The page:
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A sweet tooth: Cells using sugar for metabolic process may fight inflammation

Teng Ma, chair of the FAMU-FSU Department of Chemical and Biomedical Engineering
Teng Ma, chair of the FAMU-FSU Department of Chemical and Biomedical Engineering

New research by a team from the FAMU-FSU College of Engineering has discovered that a type of adult stem cell found in a variety of tissues can be manipulated to enhance tissue regeneration and potentially treat inflammatory diseases.

Teng Ma, chair of the FAMU-FSU Department of Chemical and Biomedical Engineering, and graduate student Xuegang Yuan published a new paper in the journal Stem Cells Translation Medicine that delves into the complicated science of cell therapy and examines how human mesenchymal stem cells can be used to combat inflammation.

The researchers found that these stem cells, which are found in muscle, bone and fat tissues, undergo a metabolic process that could ultimately be harnessed and directed as a medical treatment.

“The idea to use cells as ‘living medicine’ to cure disease has a long history,” Ma said. “We are interested in how to produce the therapeutically competent cells from a limited donor source on a large scale and to determine whether cells from older donors are as potent as the ones from young donors. Understanding how cells use energy seems to be a key factor.”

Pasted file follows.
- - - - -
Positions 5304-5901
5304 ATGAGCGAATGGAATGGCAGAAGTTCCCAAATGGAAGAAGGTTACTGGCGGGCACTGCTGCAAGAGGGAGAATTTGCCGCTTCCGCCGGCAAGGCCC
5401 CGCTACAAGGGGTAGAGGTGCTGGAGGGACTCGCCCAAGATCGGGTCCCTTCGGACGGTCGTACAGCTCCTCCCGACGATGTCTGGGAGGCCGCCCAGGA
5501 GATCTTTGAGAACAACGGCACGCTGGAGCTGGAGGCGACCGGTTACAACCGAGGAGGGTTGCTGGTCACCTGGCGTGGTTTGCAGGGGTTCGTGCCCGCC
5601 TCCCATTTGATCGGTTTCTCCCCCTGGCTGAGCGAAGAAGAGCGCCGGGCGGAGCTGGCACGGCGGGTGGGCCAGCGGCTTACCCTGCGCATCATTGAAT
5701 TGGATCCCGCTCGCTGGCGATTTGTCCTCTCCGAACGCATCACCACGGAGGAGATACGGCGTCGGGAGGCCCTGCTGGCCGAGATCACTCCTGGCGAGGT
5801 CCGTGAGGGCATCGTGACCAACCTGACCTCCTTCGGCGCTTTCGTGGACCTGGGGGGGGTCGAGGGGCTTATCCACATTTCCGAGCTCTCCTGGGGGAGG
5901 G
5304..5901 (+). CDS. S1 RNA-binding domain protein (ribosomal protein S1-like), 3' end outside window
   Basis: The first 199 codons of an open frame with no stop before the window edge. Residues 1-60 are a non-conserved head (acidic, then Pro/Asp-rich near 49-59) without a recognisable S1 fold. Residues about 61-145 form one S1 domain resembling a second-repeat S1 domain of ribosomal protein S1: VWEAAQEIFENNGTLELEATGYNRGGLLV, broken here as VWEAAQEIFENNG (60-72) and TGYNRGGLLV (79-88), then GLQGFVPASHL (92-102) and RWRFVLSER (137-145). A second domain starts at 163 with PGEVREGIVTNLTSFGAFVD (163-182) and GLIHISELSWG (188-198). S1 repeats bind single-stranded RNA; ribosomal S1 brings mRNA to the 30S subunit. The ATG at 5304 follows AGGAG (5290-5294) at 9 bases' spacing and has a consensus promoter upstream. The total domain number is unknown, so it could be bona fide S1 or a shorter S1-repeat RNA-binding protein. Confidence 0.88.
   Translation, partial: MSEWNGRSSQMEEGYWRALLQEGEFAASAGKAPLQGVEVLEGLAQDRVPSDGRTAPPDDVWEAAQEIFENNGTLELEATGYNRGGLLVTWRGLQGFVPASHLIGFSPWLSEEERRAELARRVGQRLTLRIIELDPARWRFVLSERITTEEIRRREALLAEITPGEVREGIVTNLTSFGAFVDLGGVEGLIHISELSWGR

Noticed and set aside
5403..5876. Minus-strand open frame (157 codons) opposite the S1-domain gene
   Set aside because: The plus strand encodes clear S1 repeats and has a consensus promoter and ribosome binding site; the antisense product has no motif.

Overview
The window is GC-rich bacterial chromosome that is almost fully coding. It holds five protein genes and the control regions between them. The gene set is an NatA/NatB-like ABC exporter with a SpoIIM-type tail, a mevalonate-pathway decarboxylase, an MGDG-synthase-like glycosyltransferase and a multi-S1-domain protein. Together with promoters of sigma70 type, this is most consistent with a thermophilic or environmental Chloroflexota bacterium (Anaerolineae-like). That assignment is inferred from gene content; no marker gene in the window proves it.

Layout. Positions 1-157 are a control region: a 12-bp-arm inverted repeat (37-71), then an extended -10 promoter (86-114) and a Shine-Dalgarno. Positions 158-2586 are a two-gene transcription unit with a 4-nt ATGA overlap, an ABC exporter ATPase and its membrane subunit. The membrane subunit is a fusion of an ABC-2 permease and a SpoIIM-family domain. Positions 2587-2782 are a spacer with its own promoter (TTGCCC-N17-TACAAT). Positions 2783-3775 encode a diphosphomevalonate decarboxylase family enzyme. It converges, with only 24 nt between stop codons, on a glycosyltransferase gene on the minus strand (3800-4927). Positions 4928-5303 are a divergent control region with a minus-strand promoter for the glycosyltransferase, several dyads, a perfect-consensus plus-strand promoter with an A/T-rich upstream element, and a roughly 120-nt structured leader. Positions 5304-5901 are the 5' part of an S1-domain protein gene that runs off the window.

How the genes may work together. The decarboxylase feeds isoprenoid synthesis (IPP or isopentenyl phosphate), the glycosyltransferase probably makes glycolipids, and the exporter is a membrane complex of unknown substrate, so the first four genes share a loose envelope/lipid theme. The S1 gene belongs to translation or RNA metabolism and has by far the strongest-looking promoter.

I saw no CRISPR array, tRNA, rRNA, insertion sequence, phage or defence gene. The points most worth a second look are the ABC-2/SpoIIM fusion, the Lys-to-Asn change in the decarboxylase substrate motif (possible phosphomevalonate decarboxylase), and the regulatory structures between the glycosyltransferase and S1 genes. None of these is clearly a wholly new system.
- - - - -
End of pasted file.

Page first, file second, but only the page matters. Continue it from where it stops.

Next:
Ma and Yuan subjected cells in a culture to a molecule that causes inflammation and then analyzed it to get a full profile of the metabolic process and how it responds to this inflammation.

Most cells use oxygen to produce adenosine triphosphate. In short — energy. A unique property of these stem cells is that they have the capacity to adapt different metabolic processes to meet energy demand and sometimes use sugar alone to produce energy.

When stem cells use this process, it enhances their response to inflammatory stimuli, meaning researchers could potentially develop therapies in the future that direct the energy of these cells to maximize their effect in treating inflammatory diseases.

“We wanted to understand a few things,” Ma said. “What powers this cell to do different things? Where does its energy come from and how does it direct the cells to perform different actions?”

An interesting facet of the research, Ma said, is that energy metabolism is intimately linked to many aspects of stem cell properties including donor age or production process. Metabolic plasticity is often compromised in cells from older donors or after bulk production.

Ma and Yuan’s future research will investigate how to design production processes to better preserve the stem cells’ unique metabolism and restore older cells’ metabolism to enhance their function. The next step is to see if this inflammation-fighting process can be used to treat multiple sclerosis in animals.

Cell therapy is a growing field of interest in the biomedical field. Recent breakthroughs in cancer immune therapy has demonstrated significant potential to use patients’ own cells to cure diseases. Technology advances play an important role to translate the discovery to clinical application.

Co-authors of the paper are FSU Professor of Chemistry and Biochemistry Tim Logan and former graduate students Yijun Liu and Nathalie Muñoz.

This work was supported by the National Science Foundation.